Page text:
Publisher:Jo Fletcher Books



ISBN-13: 978-0857388087

I’ll admit that I’m not a lover of anthologies. I own several, including Robert Aickman‘s Cold Hand in Mine and Ramsey Campbell‘s Superhorror. I’ve had those some years and still haven’t read all the stories in them. I always prefer to read a novel by a writer I like or have just discovered. A Book of Horrors is, I must say, a hefty slab in hardback and has a splendidly creepy cover, but I have been skirting around it for longer than I should. Not for the first time in my life, I’ve been a fool.

This collection of short stories, edited by Stephen James and published by Jo Fletcher Books assembles original works from no fewer than fourteen accomplished horrorists. The list includes Stephen King, Ramsey Campbell, Peter Crowther, Robert Shearman and John Ajvide Linqvist.

Now, it’s no secret chez moi that I’m a Lindqvist fan. I have loved everything he’s ever written. So it was his contribution that I went to first. The Music of Bengt Karlsson, Murderer is a splendidly chilling tale, and one of which Lindqvist himself says “It might be the one story I have written that has scared me the most……I wrote on in a state of mild but constant horror…It was a relief when it was over.”

For me, quite unashamedly, A Book of Horrors is well worth having just for the Lindqvist contribution, but I’d be doubly foolish to overlook all of the others that sit so well with it between these superbly crafted covers. To have so many of the best horror writers of our day to dip in and out of makes for a must-have book.

The big surprise is the introduction from editor Stephen Jones, to my mind, a work of genius in itself. To quote from it:

“What the Hell happened to the horror genre?…These days our bloodsuckers are more likely to show their romantic nature, werewolves work for government organisations, phantoms are private investigators and the walking dead can be found sipping tea amongst the polite society of a Jane Austen novel…..Today we are living in a world that is ‘horror-lite’…This appalling appellation was coined by publishers to describe the type of fiction that is currently enjoying massive success under such genres as ‘paranormal romance’, ‘urban fantasy’, ‘literary mash-up’ or even ‘steampunk’…these books are not aimed at readers of traditional horror stories.”

Thank heavens – or maybe Hell – that someone knows what we really want.

A Book of Horrors. 5 stars from me. Buy it – if only for the introduction!

Interviews With Other Authors

What The Devil Has Got Into Catherine Cavendish?

I’m pleased to welcome back Catherine Cavendish who has a new book out today. Here she is..

A Woman Possessed…


Catherine Cavendish


My latest novella – The Devil Inside Her – features a woman possessed by a demon intent on murdering and dragging souls back to hell.

A work of fiction? Yes. But what about the reality?

Today, I’m focussing on a real-life report of demon possession – and one that appears to have been accepted as a defence plea by the judge who tried her case:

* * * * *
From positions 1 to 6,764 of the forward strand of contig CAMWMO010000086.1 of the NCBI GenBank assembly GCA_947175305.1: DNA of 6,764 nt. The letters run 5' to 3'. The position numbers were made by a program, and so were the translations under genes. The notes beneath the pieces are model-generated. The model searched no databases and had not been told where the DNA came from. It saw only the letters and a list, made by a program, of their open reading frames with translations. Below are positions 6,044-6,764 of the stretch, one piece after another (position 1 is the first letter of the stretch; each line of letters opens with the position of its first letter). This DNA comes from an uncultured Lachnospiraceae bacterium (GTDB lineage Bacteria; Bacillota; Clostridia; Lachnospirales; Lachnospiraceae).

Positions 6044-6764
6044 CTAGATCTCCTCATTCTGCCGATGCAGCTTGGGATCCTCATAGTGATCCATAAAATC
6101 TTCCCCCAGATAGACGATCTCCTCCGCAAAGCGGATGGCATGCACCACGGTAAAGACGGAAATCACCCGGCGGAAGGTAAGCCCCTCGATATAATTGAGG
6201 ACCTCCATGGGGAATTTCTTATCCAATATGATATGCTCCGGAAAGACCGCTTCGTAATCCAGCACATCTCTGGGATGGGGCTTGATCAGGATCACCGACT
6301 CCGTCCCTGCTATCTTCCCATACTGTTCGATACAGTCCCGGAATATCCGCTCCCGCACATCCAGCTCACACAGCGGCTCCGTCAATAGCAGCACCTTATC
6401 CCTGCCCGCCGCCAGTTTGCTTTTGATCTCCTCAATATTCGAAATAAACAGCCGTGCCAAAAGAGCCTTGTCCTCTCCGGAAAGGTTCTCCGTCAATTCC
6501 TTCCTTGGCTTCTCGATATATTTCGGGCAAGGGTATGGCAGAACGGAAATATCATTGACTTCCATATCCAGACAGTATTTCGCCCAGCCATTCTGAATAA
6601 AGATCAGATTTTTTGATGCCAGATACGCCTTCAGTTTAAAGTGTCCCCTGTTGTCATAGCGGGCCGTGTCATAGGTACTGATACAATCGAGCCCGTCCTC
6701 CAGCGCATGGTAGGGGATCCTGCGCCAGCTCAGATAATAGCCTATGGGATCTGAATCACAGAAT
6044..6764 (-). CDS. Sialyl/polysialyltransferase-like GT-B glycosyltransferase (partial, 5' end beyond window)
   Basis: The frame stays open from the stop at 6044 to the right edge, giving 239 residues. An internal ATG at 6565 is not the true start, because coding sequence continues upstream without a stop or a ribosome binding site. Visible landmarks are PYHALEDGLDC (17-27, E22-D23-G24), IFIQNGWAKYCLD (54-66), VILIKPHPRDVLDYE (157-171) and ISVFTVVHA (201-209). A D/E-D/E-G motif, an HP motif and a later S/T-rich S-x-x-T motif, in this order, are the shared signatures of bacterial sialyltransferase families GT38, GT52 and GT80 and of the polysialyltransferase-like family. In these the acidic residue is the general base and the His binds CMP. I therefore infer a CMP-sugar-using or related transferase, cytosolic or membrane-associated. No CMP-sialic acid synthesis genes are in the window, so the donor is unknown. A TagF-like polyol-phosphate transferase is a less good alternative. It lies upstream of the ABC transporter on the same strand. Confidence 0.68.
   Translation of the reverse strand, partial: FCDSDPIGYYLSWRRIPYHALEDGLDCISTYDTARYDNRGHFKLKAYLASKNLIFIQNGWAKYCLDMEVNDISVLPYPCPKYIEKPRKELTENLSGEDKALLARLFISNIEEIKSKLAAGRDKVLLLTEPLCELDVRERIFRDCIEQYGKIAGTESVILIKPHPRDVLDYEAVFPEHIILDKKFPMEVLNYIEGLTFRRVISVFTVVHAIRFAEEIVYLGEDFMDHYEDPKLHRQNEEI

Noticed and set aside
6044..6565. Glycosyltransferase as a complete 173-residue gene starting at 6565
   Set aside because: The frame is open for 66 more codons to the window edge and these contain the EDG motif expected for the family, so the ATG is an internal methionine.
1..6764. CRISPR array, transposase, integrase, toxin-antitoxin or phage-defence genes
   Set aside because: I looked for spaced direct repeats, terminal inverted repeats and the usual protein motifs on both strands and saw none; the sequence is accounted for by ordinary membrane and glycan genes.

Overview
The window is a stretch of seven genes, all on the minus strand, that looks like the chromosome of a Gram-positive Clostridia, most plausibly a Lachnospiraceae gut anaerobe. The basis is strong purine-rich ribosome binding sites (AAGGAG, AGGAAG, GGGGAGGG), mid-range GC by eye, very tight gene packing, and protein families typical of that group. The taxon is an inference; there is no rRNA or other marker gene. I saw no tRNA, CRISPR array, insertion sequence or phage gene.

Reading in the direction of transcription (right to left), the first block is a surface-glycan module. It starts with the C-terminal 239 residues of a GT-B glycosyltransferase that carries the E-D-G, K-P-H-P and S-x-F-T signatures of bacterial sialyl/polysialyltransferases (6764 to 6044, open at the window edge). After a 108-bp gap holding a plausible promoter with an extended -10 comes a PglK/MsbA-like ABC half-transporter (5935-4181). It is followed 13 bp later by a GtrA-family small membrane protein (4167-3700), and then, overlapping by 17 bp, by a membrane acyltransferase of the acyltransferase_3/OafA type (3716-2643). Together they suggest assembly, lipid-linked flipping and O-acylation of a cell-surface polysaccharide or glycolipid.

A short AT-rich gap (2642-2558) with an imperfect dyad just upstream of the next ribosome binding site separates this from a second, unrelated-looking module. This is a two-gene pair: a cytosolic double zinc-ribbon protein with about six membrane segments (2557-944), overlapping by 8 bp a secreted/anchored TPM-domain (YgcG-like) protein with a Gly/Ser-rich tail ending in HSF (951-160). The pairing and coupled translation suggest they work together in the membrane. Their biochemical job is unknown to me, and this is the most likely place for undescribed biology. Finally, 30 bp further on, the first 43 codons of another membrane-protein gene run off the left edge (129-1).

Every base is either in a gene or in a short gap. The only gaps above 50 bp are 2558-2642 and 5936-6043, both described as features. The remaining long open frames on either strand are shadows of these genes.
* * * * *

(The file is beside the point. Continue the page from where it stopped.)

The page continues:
In Leicester (UK), 20 year old Lorraine Mbulawa walked free from court in May 2011, even though she had repeatedly stabbed her 43 year old mother who was sleeping. The judge, Mr Justice Keith, accepted her claim that she had been possessed by evil spirits. The psychiatric report concluded that she was sane and the jury agreed that she knew precisely what she was doing.


The judge sentenced her to 120 hours of unpaid work and gave her a twelve month suspended sentence because he accepted that ‘she believed spirits can enter your body and make you do things that you otherwise would not have done.’ He praised her for being, ‘unusually confident and assured, also not unintelligent with a degree of charm and poise.’

Mbulawa claimed that the spirit of her dead grandmother had told her that her mother was responsible for her father’s sudden death in 2000 and had instructed her to, ‘do the honourable thing to my father by killing my mother.’

Her mother stated that, at the time of the attack, she didn’t recognise her daughter’s voice, thereby adding weight to the defence that her daughter believed she was possessed by her grandmother’s spirit, hell bent on revenge.

The psychiatrist told the court Mbulawa was still a risk, as she believed spirits could possess her again and she would have no control over them. At the time of the incident, she would have been in a disassociated state, a subconscious experience where the mind doesn’t go with the actions.

A policewoman told the court that, when she arrived at the house, Mbulawa was in a trance-like state, crying, shaking and hyper-ventilating while her mother, bleeding heavily from her wounds, tried to comfort her. On the way to the police station, the accused calmed down and became ‘like a different person.’

She was cleared of attempted murder but guilty of unlawful wounding. The judge said he accepted she had strong beliefs in witchcraft and sincerely believed she was possessed by the spirit of her grandmother at the time of the attack in May 2009.

As she left court, her mother – whom she had stabbed five times in the face, neck and shoulders in the frenzied nocturnal attack – embraced her. After two years apart, the two would now live together once again.

By his controversial and arguably lenient sentencing, Mr Justice Keith was roundly criticised for accepting ‘The Devil’s Defence’.

Was he right? Was she truly possessed? It appears, by all accounts, that mother and daughter were normally very close. Something out of the ordinary clearly happened that night and it doesn’t seem to have been a result of any sudden argument or flare-up between them. Before attacking her mother with a kitchen knife, Mbulawa had dressed in a balaclava, gloves and dark clothes.

Let’s hope, for both their sakes’, that grandmother’s spirit is now at peace.


Catherine Cavendish’s latest horror novella, The Devil Inside Her is available from   Barnes and Noble and other online booksellers.


You can find out more about Cat and contact her at: as Catherine Cavendish!/cat_cavendish